Keeping the Doors Wide Open: The Peak Traffic Challenge in E-Commerce
Holiday spending makes or breaks the retail year. Less critical but also important are events like Mother’s Day, Father's Day, Valentine’s Day and others. Physical and digital stores go all-out to provide a great shopping experience during these times. Yet holiday 2019 repeated a pattern that has been persistent since online shopping began: websites or apps that crashed or slowed to a crawl during peak traffic periods. There hasn’t been a single Black Friday without a headline-grabbing retail e-commerce snafu.
Catchpoint has been monitoring the digital experience of desktop and mobile websites for the top 500 U.S. retailers for nine years running. When we talk about tracking the digital experience, we refer to four categories of metrics:
- Availability: the percent of time a web page was fully available to a shopper with no failure to load or site maintenance alerts shown.
- Performance: the unique load time standard for your company (e.g., no shopper should wait longer than three seconds for a page to load and be usable).
- Reliability: the consistency with which your pages are available and perform well over time.
- Reachability: a cousin of availability, this metric asks: Can users access your application, and if not, what's preventing reliable availability and performance?
In the early days of the web, your entire site was likely hosted on one server, but the growth of third-party services — the cloud, load balancers, DNS, CDNs, security layers, payment providers, etc. — compels you to secure telemetry on these external elements. Therefore, reachability becomes a vitally important category.
Lessons Learned From Black Friday-Cyber Monday 2019
In tracking this many retailers, certain patterns emerged. First the good news: retailers avoided lengthy bouts of downtime during heavy traffic periods. They're also getting better at quickly alerting customers when their sites are unavailable or running slowly.
The unavailability of Costco.com to make a transaction or perform a search on Thanksgiving Day was short-lived, though slowness persisted through to Saturday. H&M’s website was also down on Thanksgiving and intermittently Friday morning. Home Depot, Forever 21, and Hobby Lobby, among others, also had problems, though nothing major. Not great, but certainly better than past years.
Still, one must take into account the impact of a down or slow-loading site. The equivalent experiences for a physical store would be literally shutting the front door or forcing customers to wait in very long checkout lines. Then there’s the potential brand damage, particularly as shoppers flock to Twitter to vent their frustrations.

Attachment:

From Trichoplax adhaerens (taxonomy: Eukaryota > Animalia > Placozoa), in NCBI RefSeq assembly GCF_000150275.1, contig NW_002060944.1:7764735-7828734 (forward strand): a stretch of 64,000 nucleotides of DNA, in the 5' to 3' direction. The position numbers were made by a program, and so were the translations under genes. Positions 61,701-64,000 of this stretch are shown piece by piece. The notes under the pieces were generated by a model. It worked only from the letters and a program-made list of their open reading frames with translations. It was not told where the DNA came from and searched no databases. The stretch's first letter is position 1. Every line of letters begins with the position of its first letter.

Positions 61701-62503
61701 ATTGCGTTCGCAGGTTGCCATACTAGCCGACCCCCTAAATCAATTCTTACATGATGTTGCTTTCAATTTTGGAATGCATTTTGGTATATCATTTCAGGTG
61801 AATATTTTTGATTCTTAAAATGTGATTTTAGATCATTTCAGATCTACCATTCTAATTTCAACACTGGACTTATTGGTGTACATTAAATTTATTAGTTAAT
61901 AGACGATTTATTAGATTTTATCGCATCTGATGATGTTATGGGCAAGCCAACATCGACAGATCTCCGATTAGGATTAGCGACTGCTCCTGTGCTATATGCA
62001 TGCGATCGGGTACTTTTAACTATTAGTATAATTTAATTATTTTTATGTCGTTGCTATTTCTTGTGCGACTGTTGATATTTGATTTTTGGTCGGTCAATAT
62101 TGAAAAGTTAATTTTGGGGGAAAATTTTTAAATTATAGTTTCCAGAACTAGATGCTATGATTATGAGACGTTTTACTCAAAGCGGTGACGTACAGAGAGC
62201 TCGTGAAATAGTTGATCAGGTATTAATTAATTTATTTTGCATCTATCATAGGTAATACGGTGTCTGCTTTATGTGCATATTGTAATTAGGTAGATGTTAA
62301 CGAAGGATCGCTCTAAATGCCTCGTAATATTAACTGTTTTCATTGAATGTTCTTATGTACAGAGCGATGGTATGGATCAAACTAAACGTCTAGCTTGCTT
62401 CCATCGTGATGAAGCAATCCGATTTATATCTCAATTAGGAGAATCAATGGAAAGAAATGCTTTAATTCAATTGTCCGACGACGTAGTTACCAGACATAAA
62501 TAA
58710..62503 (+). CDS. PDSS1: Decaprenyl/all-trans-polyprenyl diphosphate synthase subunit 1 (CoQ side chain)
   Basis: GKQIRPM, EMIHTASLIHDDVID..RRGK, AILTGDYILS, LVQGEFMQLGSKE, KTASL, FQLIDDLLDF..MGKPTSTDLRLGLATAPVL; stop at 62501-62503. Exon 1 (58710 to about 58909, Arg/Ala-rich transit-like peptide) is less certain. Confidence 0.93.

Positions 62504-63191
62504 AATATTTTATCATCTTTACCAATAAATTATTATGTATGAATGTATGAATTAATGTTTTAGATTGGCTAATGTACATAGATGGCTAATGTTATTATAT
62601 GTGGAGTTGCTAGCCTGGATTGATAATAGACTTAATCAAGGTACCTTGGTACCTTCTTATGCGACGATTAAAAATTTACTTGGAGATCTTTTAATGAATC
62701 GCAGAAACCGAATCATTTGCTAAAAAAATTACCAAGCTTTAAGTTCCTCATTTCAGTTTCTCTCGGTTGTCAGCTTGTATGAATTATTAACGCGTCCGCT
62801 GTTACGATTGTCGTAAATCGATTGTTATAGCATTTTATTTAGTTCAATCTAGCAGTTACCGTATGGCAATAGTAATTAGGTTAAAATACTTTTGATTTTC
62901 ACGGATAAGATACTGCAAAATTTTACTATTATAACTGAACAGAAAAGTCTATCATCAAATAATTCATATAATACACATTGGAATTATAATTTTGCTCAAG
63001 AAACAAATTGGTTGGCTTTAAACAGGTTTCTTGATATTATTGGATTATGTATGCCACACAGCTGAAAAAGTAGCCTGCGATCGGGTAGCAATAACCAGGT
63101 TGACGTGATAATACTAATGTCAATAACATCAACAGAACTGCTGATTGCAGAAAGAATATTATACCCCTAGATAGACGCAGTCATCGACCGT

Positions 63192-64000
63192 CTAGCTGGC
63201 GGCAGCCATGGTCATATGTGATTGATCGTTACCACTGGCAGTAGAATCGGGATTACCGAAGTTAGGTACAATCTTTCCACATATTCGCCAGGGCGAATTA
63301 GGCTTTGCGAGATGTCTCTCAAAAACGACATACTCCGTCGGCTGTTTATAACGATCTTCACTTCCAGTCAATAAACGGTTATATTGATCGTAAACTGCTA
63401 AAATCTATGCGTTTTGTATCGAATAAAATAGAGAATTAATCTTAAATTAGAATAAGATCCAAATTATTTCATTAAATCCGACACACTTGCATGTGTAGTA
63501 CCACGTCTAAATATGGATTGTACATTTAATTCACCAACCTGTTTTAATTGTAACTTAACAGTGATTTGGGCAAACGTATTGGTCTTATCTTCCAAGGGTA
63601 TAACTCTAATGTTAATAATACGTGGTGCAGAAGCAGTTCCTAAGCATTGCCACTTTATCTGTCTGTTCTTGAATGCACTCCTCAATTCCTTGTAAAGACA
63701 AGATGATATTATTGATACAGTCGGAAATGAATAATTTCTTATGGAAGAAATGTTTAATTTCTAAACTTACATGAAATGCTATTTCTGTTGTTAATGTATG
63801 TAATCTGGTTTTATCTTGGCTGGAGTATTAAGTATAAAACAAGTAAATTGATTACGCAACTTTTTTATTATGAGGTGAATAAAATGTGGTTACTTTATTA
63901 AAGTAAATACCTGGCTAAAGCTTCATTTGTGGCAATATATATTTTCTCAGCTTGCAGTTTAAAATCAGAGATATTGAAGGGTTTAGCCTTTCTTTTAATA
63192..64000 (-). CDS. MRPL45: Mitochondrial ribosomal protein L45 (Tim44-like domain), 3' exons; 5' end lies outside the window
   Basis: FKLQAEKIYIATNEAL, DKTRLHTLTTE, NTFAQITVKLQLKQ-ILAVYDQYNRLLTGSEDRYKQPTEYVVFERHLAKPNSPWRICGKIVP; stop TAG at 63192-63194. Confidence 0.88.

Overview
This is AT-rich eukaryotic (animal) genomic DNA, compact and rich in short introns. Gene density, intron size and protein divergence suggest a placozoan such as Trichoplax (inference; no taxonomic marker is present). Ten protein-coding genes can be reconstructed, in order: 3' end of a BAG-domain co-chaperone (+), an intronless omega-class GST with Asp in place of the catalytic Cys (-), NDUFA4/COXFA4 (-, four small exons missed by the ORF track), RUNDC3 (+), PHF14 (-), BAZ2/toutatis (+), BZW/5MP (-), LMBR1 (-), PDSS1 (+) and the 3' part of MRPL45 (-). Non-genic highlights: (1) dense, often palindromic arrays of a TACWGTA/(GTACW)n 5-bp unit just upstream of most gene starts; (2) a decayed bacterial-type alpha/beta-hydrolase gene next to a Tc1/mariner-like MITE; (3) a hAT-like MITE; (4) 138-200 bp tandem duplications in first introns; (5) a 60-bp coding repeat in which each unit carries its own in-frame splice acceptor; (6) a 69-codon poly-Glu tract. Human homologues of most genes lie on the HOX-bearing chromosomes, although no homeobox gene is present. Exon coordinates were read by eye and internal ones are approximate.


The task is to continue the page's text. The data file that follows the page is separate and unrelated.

Identifying Common Problem Areas
Based on what we’ve seen in the past few years of peak traffic periods, we’ve identified some consistent problem areas which still plague retailers:
- Page weight: As simple as it sounds, heavy pages (too many photos or videos) remain a primary cause of slow load times. Some retailers lighten up on page elements during peak periods. If not, compensate for this with increased bandwidth.
- Micro outages: These are short-lived and tend to be regional in nature. If your tracking metrics depend on national averages, you might miss these smaller events, however, they're just as frustrating as big ones to the shoppers affected. Therefore, pay attention to what’s happening regionally, especially in areas where your best customers are located.
- Mapping the entire delivery chain: This is where reachability comes in. The third-party elements upon which your site depends stand between you and your customers. Even though these external resources are beyond your direct control, you need to track them as closely — maybe more closely — than your own host servers. We’ve seen many problems over the years directly related to poorly performing third parties.
- Lack of relevant benchmarking: How do you know you’re doing well technically if there’s no clear point of comparison? This is where the "Amazon Effect" has forced all retailers to be fast and always available. Like Google in search, Amazon.com has created a standard which customers use as their point of reference. Who are your top five competitors? What is their performance like? Knowing answers to these questions will put your digital experience metrics in context.
- Not correlating technology and business KPIs: Business Insider reported that Costco lost $11 million in sales due to its holiday problems. Savvy companies know exactly the price they will pay for slow performance, even if it’s only a few minutes of slow-loading pages. Conversely, it's important to report when speed and availability increases add to the bottom line. Therefore, set your own key performance indicators (KPIs).
And the Winners!
The retailers that pay close attention to these issues provide a fast and flawless experience. It's not a surprise that Amazon tops the list, but it is notable that smaller companies round out the top 10 fastest retailers during the Black Friday-Cyber Monday time period.
The performance metric we use here is document complete, defined as the page load time required to make it usable by the shopper (even if other page elements are still loading in the background).
We are over 20 years into the e-commerce era and customers have come to expect fully available digital stores and blazing fast page load times. This expectation will only increase, with faster devices and the advent of 5G. This is why the one overriding lesson from holiday 2019 may be that slowness is the new downtime.
Mehdi Daoudi is the CEO of Catchpoint, a provider of digital experience intelligence.